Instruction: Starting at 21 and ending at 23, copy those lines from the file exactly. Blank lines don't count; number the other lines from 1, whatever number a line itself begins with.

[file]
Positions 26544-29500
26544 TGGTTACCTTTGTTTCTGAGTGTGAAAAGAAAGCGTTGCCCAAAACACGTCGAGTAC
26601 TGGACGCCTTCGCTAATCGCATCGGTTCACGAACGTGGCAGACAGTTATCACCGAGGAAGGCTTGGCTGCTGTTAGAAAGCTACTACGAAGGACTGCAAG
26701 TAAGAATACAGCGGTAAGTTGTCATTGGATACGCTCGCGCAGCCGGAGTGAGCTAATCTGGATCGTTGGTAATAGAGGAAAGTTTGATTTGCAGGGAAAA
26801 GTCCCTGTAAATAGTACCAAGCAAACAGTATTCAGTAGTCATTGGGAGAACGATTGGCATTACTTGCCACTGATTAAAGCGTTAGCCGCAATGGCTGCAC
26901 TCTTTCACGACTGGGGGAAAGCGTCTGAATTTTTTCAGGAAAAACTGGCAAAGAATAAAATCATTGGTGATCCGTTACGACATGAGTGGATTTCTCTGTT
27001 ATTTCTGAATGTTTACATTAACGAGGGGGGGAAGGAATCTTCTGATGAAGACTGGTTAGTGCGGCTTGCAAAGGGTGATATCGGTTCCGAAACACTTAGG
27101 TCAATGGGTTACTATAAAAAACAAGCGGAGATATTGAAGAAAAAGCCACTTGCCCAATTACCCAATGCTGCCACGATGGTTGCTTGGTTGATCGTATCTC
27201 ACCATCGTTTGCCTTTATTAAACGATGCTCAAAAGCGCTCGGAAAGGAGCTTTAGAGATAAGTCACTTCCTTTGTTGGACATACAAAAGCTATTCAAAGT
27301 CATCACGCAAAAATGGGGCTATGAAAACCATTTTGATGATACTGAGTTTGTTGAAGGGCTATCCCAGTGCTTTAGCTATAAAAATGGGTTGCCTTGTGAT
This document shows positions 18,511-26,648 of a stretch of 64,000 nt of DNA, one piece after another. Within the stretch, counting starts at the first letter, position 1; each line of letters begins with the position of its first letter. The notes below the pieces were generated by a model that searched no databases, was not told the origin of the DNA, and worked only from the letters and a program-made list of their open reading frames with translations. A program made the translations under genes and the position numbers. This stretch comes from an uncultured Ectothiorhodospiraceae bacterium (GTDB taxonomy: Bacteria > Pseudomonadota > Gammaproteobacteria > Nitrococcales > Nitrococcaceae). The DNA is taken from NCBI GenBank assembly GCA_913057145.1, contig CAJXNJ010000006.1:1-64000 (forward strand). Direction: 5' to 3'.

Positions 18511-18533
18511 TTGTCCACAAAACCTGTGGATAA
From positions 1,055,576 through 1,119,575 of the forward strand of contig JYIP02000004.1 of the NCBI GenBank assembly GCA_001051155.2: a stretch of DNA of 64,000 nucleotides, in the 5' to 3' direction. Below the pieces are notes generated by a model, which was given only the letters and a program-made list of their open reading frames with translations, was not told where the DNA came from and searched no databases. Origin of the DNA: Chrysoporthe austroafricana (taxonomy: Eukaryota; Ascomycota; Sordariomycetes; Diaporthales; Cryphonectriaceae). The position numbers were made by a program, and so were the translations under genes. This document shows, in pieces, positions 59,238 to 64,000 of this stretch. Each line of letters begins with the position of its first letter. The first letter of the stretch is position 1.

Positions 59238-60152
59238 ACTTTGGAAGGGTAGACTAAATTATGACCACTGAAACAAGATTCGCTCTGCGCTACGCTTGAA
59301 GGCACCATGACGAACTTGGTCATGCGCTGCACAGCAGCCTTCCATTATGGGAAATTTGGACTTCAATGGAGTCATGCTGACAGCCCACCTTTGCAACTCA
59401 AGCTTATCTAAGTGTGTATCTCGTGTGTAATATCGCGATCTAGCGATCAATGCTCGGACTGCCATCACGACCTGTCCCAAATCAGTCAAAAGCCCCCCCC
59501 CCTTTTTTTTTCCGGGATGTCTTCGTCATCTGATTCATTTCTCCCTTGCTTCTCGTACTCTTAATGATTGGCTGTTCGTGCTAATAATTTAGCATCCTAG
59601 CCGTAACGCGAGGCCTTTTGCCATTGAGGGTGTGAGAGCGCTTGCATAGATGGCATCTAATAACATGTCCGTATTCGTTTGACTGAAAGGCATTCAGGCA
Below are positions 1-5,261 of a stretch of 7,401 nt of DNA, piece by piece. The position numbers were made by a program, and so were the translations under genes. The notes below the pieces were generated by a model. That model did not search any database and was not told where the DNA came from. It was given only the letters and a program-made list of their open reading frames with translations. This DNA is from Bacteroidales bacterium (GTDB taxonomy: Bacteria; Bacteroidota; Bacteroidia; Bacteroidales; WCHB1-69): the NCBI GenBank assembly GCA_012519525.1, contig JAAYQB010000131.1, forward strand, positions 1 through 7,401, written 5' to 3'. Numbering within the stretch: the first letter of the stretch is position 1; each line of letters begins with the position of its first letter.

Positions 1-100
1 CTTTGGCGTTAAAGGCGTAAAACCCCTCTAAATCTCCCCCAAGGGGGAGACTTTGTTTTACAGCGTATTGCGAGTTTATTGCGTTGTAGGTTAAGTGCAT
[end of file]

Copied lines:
Below are positions 1-5,261 of a stretch of 7,401 nt of DNA, piece by piece. The position numbers were made by a program, and so were the translations under genes. The notes below the pieces were generated by a model. That model did not search any database and was not told where the DNA came from. It was given only the letters and a program-made list of their open reading frames with translations. This DNA is from Bacteroidales bacterium (GTDB taxonomy: Bacteria; Bacteroidota; Bacteroidia; Bacteroidales; WCHB1-69): the NCBI GenBank assembly GCA_012519525.1, contig JAAYQB010000131.1, forward strand, positions 1 through 7,401, written 5' to 3'. Numbering within the stretch: the first letter of the stretch is position 1; each line of letters begins with the position of its first letter.

Positions 1-100
1 CTTTGGCGTTAAAGGCGTAAAACCCCTCTAAATCTCCCCCAAGGGGGAGACTTTGTTTTACAGCGTATTGCGAGTTTATTGCGTTGTAGGTTAAGTGCAT